* Two feet of snow to blanket most of Boston area
* Five governors declare state of emergency
* More than 3,500 flights canceled for Friday
* Areas recovering from Sandy face fresh flood risk
By Scott Malone and Edith Honan
BOSTON/NEW YORK, Feb 8 A blizzard slammed into
the northeastern United States on Friday, snarling traffic,
disrupting thousands of flights and prompting five governors to
declare states of emergency in the face of a fearsome snowstorm.
The storm caused a massive traffic pile-up in southern
Maine. Organizers of the U.S. sledding championship in that
state postponed a race scheduled for Saturday, fearing too much
snow for the competition.
The blizzard left about 10,000 along the East Coast without
power. Almost 3,500 flights were canceled and officials in
Massachusetts and Connecticut closed roads.
Forecasters warned about 2 feet (60 centimeters) of snow
would blanket most of the Boston area with some spots getting as
much as 30 inches (76 centimeters). The city's record snowfall,
27.6 inches (70.1 cm), came in 2003.
"We're seeing heavier snow overspread the region from south
to north," said Lance Franck, a meteorologist with the National
Weather Service in Taunton, Massachusetts, outside Boston. "As
the snow picks up in intensity, we're expecting it to fall at a
rate of upwards of two to three inches per hour."
Early Friday evening, officials warned that the storm was
just ramping up to full strength, and that heavy snow and high
winds would continue through midday on Saturday. The governors
of Massachusetts, Rhode Island, Connecticut, New York and Maine
declared states of emergency and issued bans on driving by early
Authorities ordered nonessential government workers to stay
home, urged private employers to do the same, told people to
prepare for power outages and encouraged them to check on
elderly or disabled neighbors.
People appeared to take the warnings seriously. Traffic on
streets and public transportation services was significantly
lighter than usual on Friday.
"This is a very large and powerful storm, however we are
encouraged by the numbers of people who stayed home today,"
Boston Mayor Thomas Menino told reporters.
Even so, the storm caused a few accidents, including a
19-vehicle pile-up outside Portland, Maine, that sent one person
to the hospital.
Winds were blowing at 35 to 40 miles per hour by Friday
afternoon and forecasters expected gusts up to 60 miles per hour
as the evening wore on.
As he waited for one of the last subways that ran through
the Boston area, musician John Hinson, who was visiting from
Durham, North Carolina, said he had never seen a storm of the
magnitude Friday's blizzard was expected to reach.
"I've been through some snow, a couple feet, but not
anything like they're predicting, which is kind of exciting," he
LOOKING FOR SASQUATCH
The storm wasn't bad news for everyone.
When told an estimated 8 to 10 inches (20 to 25 centimeters)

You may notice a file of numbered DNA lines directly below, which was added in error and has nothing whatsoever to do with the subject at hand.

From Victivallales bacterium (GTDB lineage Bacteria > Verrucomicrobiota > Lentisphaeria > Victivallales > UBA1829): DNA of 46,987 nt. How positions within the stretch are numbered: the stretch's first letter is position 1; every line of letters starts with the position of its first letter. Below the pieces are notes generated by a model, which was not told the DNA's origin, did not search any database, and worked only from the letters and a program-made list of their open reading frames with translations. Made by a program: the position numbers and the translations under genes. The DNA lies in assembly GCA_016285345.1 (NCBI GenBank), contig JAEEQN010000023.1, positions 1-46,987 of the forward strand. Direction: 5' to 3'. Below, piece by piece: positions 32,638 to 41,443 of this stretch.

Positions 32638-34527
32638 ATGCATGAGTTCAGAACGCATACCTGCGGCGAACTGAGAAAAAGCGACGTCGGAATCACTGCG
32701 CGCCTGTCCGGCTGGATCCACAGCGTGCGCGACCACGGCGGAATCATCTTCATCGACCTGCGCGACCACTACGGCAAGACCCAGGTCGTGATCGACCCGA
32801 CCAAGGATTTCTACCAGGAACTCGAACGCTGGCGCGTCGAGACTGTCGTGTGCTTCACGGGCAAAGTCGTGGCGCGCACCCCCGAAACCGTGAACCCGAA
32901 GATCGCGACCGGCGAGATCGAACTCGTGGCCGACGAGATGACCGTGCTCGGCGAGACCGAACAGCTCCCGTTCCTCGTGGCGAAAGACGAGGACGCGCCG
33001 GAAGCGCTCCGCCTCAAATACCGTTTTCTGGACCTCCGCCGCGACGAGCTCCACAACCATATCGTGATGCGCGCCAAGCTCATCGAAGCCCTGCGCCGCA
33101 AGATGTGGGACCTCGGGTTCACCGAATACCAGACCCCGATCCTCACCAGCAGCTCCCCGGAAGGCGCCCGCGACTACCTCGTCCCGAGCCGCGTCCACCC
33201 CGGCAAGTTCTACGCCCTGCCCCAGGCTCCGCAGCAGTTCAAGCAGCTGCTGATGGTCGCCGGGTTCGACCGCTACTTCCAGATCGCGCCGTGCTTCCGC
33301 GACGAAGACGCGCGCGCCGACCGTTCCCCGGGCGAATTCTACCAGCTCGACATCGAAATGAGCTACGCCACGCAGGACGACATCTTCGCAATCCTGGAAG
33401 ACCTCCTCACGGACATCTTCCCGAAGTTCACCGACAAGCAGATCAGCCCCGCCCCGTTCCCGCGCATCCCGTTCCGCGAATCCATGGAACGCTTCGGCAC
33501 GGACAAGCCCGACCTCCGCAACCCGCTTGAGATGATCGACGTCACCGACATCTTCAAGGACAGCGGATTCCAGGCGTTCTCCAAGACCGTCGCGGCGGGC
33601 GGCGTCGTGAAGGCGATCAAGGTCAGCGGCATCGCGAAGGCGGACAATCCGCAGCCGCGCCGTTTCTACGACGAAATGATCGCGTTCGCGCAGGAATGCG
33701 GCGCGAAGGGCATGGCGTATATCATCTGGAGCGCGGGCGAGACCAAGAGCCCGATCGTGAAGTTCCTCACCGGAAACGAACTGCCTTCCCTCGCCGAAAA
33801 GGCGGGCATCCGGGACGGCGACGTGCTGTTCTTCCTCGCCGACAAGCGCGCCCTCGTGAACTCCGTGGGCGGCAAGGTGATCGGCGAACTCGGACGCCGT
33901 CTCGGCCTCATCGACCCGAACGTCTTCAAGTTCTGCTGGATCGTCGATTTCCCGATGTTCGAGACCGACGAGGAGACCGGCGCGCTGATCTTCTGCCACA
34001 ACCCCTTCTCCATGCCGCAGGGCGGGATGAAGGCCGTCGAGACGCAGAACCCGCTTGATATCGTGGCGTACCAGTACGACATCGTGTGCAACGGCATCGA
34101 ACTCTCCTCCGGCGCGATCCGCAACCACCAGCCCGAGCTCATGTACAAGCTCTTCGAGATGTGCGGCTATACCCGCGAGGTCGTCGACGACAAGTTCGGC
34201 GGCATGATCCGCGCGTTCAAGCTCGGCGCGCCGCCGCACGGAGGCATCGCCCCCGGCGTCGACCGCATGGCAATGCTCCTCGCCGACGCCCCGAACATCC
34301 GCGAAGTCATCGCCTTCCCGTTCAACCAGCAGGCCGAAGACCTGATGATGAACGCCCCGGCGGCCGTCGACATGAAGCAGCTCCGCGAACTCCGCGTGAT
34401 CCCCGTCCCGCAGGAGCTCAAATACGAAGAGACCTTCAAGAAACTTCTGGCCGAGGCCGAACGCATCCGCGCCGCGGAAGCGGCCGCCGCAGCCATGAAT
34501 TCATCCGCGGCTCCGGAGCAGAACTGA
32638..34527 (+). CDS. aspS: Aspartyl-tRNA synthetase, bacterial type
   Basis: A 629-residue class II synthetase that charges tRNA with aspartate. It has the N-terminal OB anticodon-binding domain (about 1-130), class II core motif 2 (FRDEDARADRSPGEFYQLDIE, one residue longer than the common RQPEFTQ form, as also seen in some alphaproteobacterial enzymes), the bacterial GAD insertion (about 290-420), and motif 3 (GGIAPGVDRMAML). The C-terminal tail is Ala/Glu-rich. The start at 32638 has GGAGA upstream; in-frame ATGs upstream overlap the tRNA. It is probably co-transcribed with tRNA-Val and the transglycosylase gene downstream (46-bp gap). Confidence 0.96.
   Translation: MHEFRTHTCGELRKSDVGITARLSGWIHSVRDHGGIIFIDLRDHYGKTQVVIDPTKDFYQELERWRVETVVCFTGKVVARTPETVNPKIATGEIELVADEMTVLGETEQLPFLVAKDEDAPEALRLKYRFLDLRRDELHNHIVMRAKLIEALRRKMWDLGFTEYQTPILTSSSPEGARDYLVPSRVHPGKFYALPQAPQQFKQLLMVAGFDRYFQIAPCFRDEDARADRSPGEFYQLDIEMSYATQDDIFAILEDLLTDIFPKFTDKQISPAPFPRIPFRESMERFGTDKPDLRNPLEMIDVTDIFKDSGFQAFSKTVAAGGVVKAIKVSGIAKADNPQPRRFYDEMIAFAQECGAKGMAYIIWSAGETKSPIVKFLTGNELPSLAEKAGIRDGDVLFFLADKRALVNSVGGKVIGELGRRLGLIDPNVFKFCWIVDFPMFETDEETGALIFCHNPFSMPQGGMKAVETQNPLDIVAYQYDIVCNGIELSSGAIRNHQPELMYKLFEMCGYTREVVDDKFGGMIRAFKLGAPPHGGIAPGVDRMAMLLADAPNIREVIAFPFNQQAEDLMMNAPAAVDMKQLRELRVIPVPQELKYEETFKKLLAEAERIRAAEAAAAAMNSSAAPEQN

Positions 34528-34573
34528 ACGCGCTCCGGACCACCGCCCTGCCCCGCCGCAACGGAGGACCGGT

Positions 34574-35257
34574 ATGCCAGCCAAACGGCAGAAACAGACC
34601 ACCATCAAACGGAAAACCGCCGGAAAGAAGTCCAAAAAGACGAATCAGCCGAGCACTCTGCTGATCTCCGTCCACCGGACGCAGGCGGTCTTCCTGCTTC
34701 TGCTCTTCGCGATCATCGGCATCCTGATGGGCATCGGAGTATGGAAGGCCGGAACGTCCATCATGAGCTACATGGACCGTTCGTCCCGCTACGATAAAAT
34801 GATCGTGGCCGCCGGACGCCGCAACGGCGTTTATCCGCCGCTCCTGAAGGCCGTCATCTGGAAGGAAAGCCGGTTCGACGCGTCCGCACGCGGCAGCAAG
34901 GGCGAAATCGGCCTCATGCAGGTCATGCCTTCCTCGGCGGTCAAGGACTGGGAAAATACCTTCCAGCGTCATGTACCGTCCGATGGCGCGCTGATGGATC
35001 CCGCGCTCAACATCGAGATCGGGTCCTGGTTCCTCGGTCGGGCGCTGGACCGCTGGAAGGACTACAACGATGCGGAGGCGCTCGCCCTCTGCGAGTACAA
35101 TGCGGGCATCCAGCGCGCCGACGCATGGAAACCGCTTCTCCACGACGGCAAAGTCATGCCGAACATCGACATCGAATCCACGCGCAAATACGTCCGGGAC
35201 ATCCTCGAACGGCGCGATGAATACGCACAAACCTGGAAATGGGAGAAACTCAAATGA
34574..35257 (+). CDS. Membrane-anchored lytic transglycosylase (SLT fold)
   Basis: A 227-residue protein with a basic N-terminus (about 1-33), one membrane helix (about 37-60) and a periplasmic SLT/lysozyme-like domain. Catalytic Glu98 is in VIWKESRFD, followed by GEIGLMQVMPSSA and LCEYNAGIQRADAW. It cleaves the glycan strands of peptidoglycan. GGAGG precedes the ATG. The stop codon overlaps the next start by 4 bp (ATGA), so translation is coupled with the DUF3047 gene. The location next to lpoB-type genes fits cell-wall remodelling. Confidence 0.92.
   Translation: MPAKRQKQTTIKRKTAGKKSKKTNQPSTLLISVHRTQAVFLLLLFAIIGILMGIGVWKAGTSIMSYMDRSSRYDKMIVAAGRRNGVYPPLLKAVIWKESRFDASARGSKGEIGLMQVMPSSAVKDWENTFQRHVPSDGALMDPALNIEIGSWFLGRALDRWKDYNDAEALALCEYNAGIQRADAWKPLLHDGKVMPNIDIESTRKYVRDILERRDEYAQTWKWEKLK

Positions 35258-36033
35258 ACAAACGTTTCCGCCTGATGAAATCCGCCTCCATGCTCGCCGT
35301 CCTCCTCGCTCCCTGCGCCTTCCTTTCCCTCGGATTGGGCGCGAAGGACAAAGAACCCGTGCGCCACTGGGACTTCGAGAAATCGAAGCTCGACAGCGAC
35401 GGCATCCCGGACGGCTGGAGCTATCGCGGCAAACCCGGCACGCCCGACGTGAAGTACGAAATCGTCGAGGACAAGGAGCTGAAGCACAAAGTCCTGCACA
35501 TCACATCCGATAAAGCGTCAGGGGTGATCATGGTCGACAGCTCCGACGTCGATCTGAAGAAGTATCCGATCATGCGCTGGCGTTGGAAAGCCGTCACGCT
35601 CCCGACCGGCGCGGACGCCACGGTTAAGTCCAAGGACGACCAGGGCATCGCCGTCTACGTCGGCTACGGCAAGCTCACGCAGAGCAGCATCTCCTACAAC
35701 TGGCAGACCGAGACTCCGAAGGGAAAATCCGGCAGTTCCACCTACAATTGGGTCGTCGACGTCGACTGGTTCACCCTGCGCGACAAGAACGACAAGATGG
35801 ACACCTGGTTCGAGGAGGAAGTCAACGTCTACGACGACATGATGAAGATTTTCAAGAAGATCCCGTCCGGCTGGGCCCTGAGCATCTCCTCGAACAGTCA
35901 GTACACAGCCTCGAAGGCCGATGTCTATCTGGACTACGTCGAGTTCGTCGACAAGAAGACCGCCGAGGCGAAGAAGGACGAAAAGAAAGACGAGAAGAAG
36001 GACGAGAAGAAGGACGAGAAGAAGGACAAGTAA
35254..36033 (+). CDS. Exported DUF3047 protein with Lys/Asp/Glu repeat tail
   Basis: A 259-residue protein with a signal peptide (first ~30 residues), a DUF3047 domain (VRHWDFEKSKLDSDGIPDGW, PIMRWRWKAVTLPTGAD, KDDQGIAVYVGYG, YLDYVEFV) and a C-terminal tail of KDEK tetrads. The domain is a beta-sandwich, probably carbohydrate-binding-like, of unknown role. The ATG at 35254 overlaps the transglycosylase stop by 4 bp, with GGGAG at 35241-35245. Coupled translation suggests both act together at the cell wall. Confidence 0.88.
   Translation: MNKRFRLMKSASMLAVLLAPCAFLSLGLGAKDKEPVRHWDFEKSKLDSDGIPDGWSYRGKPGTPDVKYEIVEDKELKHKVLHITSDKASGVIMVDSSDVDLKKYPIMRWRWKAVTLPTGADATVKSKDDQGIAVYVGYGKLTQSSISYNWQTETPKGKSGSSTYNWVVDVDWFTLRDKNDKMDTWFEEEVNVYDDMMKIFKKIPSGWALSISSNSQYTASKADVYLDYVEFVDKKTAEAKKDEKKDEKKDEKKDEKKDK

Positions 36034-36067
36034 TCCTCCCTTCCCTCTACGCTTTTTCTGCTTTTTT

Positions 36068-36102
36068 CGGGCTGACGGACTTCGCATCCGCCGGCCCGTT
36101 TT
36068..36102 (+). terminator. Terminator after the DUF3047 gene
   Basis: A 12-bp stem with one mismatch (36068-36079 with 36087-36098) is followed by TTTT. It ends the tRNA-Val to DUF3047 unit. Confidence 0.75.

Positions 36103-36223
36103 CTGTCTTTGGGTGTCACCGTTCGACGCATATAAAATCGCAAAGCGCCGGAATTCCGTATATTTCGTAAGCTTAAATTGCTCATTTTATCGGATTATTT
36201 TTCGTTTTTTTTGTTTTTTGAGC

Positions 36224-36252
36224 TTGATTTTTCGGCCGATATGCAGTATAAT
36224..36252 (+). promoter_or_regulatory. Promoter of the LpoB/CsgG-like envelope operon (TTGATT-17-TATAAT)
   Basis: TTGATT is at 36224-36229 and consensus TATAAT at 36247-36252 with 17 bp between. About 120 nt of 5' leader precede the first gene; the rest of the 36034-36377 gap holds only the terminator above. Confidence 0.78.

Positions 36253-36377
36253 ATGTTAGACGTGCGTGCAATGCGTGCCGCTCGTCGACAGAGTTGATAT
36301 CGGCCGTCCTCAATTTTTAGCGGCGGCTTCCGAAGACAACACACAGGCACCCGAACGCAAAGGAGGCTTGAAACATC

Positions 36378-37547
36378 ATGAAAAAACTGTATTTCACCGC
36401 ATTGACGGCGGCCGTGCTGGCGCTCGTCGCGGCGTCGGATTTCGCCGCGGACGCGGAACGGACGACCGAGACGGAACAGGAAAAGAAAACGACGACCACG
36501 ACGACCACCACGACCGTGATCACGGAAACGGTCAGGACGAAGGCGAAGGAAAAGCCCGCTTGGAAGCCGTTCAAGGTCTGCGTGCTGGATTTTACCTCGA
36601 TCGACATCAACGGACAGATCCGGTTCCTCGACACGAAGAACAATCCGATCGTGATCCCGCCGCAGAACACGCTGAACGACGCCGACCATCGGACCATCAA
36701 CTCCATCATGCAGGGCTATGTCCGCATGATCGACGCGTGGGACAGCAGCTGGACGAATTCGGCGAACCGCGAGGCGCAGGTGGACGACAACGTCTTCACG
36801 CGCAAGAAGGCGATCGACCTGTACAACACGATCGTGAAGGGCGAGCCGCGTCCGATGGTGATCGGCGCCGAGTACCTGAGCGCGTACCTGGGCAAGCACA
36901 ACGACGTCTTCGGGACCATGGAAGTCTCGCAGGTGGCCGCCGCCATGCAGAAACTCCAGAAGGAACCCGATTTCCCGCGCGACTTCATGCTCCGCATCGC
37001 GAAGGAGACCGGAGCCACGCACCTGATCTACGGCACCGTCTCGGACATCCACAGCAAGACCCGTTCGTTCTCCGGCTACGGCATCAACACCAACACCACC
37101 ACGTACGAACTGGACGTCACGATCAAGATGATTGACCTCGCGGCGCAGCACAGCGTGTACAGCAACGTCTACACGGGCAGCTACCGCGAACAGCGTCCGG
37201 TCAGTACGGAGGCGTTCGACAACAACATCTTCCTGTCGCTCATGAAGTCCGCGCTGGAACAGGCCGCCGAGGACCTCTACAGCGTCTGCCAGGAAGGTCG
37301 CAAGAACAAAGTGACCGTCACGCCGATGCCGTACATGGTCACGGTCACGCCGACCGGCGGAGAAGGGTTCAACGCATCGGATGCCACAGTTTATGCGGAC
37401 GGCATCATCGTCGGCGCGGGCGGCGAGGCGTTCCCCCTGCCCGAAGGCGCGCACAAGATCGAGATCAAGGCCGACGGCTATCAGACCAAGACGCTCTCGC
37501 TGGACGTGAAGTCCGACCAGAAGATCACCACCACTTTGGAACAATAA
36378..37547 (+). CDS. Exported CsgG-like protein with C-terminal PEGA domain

were predicted overnight at Elk Mountain in Uniondale,
Pennsylvania, pint-sized skier Sophia Chesner's eye grew wide.
"Whoa!" said the 8-year old, of Moorestown, New Jersey, who
was on a ski vacation with her family. Her sister, Giuliana, 4,
said no matter how good the skiing is, she has other outer
priorities once the snow piles up.
"First thing I'm going to do is build a snowman and look for
a Sasquatch footprint," Guiliana Chesner said.
Life was not as rosy for those who planned to fly. Almost
3,500 flights were canceled on Friday, with more than 1,200
planned cancellations for Saturday, according to the website
The storm also posed a risk of flooding at high tide to
areas still recovering from superstorm Sandy last fall.
"Many of the same communities that were inundated by
Hurricane Sandy's tidal surge just about 100 days ago are likely
to see some moderate coastal flooding this evening," said New
York Mayor Michael Bloomberg.
About one foot (30 centimeters) of snow was forecast to land
on New York City.
Brick Township in New Jersey had crews out building up sand
dunes and berms ahead of a forecast storm surge, said
Mayor Stephen Acropolis.
Travel became more difficult as the day progressed.
Massachusetts started closing its public transportation system
at 3:30 p.m. ( 2030 GMT) a nd ordered most drivers off roads by 4
p.m. (2 100 GMT) Co nnecticut also closed its roads.
The Amtrak railroad suspended service between New York,
Boston and points north on Friday afternoon.
Organizers of the country's championship sledding race,
which had been scheduled to get underway in Camden, Maine, on
Saturday, postponed the event by one day. Some 400 teams were
registered for the race, which features costumed sledders on a
400-foot (12 1 meter) chu te.
"As soon as the weather clears on Saturday and it is safe,
the toboggan committee will be out at Tobagganville cleaning up
the chute as quickly as they can," said Holly Edwards, chairman
of the U.S. National Toboggan Championships.
"It needs to be shoveled out by hand."